2019 Spike of the Year — Greta Thunberg: Fridays for Future Movement

2019 Spike of the Year — Greta Thunberg: Fridays for Future Movement

2019 Spike of the Year — Greta Thunberg: Fridays for Future Movement 750 1000 Lloyd Nimetz

Last week, Greta Thunberg was recognized by Time Magazine as the Person of the Year for her work fighting global warming and climate change. In other words, she was voted the most positively influential person in 2019 and is the youngest person ever to receive this designation! This is an incredible achievement, especially considering that she was just a normal 16 year old high schooler (with Asperger’s Syndrome) just 16 months ago when she skipped school for the first time to sit down all alone on the street with a handmade sign to speak out for a cleaner future.

We also want to recognize Greta’s work with our more humble designation: the Spike of the year! This article focuses on her Spike — the Fridays for Future Movement and provides a simple outline of how she did it. It’s meant as a case study to guide other aspiring high-school movement makers in creating their own spikes.

Personal, Purpose and Expertise.
At age 11, when Greta first learned in school about the horrible effects of global warming, she couldn’t shake it and move on. Many have posited that this is because she has Asperger’s but regardless of the reason, she fell into rather severe depression. She stopped eating and talking. She was hospitalized and her parents, in desperation, changed their lives to save hers. They stopped eating meat, stopped flying and much more. Greta felt this issue at an existential level and her parents felt it indirectly through her suffering. This was a deeply personal issue, and she had a vision for a better future, with concrete ideas and realistic proposals for how to make a difference. Over these initial years, she developed a deep level of expertise that would be needed later when she gained public attention.

Among other things, Greta got involved in the climate change movement and wrote an article in a local Stockholm newspaper on the topic. For a high school student, that isn’t an easy accomplishment, but with some connections, expertise and something unique to say, she made it happen. From there she got creative and brainstormed lots of different things that she could do to have an impact. In May 2018, she noticed student activists in Parkland, Florida who had organized a school strike to protest gun violence. She suggested to various climate change activist organizations that they should copy that model for their cause, but nobody took heed so she just did it herself.

MVP (Minimal Viable Product)
Her MVP was to organize the first “Climate Strike” in her hometown. She would go on strike with the intention of pressuring the Swedish government to meet the goals of the Paris Agreement. She intended the school strike to last until the Swedish elections in September 2018 — 4 months, but mostly during the summer holidays. Greta didn’t have an organization behind her and, in fact, the first day of this strike she was there all alone with a handmade sign and nothing more. She got the word out to journalists (a few came by to talk to her that day), but had little support otherwise. The next day one person joined her, then a few more and soon hundreds. It got press and started to take off. Thousands more joined her in Stockholm. In retrospect, it’s easy to think this was a good idea, but everyone around her, including her parents, teachers and follow activists were discouraging her. She was told that she didn’t need to skip school to further this cause, but she didn’t listen. She was determined to make a difference.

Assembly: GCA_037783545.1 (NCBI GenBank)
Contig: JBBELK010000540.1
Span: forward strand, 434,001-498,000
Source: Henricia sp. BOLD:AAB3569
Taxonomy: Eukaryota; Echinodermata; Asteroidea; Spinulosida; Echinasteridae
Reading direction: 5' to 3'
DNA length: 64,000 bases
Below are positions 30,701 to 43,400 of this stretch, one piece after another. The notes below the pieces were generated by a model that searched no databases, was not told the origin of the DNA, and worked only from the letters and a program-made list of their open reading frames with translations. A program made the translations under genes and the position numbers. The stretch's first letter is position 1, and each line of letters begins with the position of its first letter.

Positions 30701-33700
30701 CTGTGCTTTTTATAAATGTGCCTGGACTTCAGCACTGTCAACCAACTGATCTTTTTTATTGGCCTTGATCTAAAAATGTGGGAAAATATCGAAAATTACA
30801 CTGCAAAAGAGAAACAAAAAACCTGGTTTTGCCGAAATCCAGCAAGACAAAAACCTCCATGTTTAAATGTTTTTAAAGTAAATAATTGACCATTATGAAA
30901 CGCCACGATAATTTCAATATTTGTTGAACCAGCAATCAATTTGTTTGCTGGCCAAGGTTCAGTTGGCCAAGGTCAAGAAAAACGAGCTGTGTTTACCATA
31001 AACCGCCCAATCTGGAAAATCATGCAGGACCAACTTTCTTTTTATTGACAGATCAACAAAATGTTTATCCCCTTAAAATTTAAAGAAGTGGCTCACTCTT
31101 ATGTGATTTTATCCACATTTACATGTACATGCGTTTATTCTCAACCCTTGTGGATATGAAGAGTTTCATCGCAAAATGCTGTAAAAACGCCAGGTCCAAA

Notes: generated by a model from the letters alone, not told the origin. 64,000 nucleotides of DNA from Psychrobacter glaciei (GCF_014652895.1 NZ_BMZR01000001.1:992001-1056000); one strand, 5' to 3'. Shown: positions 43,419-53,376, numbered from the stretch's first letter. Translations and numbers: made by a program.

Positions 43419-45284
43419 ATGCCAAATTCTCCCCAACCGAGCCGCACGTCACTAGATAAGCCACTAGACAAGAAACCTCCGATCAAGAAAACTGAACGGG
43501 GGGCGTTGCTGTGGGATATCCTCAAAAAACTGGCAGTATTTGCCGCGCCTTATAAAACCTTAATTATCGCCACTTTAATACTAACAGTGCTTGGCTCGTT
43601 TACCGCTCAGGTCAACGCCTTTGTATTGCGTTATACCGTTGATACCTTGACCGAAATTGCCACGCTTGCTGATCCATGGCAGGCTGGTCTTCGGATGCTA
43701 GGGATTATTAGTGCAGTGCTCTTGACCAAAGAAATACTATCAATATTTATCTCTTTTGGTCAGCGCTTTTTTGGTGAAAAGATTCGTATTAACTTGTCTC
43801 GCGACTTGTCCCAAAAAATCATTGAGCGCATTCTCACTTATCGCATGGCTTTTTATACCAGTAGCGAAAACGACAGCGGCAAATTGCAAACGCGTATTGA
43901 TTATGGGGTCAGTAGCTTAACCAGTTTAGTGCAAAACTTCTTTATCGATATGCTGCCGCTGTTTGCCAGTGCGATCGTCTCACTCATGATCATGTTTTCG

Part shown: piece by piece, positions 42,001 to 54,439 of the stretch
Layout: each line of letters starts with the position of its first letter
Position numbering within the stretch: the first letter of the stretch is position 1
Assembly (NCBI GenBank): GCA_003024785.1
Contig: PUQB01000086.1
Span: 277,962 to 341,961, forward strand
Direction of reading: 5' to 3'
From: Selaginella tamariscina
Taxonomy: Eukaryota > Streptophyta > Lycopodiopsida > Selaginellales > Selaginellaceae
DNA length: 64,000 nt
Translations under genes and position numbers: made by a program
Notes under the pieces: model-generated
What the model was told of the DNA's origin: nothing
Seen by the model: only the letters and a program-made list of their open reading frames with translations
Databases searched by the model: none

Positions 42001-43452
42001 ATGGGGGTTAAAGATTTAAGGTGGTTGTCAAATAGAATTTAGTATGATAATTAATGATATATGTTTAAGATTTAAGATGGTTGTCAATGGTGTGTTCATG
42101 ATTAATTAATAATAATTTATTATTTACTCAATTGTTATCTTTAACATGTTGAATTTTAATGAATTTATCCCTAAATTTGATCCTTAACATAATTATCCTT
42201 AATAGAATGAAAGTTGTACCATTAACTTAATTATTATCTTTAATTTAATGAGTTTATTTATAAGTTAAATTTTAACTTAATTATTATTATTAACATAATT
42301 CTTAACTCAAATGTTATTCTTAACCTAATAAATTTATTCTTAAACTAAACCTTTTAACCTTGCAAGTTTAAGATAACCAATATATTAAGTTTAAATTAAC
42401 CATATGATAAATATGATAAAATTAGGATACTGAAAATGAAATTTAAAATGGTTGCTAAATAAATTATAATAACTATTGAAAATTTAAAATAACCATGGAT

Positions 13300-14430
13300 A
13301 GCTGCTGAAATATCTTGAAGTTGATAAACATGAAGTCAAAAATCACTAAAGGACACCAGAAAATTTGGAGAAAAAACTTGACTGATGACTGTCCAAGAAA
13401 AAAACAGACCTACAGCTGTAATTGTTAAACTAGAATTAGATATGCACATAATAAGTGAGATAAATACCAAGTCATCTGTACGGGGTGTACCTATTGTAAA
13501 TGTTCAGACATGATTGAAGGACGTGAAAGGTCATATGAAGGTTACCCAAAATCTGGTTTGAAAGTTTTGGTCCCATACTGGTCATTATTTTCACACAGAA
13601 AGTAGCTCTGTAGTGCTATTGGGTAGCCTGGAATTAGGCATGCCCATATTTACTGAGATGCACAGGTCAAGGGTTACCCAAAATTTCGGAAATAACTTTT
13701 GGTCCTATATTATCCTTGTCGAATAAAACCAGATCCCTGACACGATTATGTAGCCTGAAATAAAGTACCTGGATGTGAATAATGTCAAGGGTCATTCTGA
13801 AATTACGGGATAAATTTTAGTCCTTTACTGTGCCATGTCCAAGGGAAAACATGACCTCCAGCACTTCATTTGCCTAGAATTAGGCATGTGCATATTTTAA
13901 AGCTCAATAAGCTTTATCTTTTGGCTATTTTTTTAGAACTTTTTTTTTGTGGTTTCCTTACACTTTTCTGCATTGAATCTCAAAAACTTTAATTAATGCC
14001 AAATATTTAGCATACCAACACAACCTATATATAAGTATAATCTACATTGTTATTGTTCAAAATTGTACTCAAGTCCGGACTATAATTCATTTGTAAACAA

During these first months, she really started to realize what was working — namely her message and her mechanic. Her message was to shame adults: “the kids need to fix this if the adults won’t”. Her mechanic, school strikes, served as a means to mobilize youth in a decentralized, networked way. She found certain key outlets to get the word out like TED and other influencer/press.

Greta was very savvy in the architecting of this movement for scale. First, she institutionalized the “Climate Strike”. It was an idea that was simple and easy to understand (and do) for youth everywhere. Collins Dictionary named “Climate Strike” the word of the year because of its huge increase in usage. All of a sudden, youth around the world had a new way to speak their minds and have a political voice in this matter. Furthermore she eventually framed her climate strikes as the Fridays for Future Movement making it more concrete and easier for students to join. By concentrating all the Climate Strikes around the world on the same day, it got more press and public attention. In social movement literature, this is called the point of coalescence. That’s when disparate parties are able to get their same (or similar) message out at the same time. Greta (with others) carefully planned a movement that was structured in a way that could grow. Her personality and willingness to take on the burden of it all was just a part of it.

Greta is remarkable is so many ways, and she is a testament that anyone, especially high schoolers, with a deep sense of purpose, knowledge and determination can change the world. At The Spike Lab, we support a new generation of high schoolers who, like Greta, aspire to be the change-makers of the 21st century.

Lloyd Nimetz

Serial entrepreneur, educator, investor, milonguero, dog-lover and Coach, Founder & CEO of The Spike Lab

Read more by: Lloyd Nimetz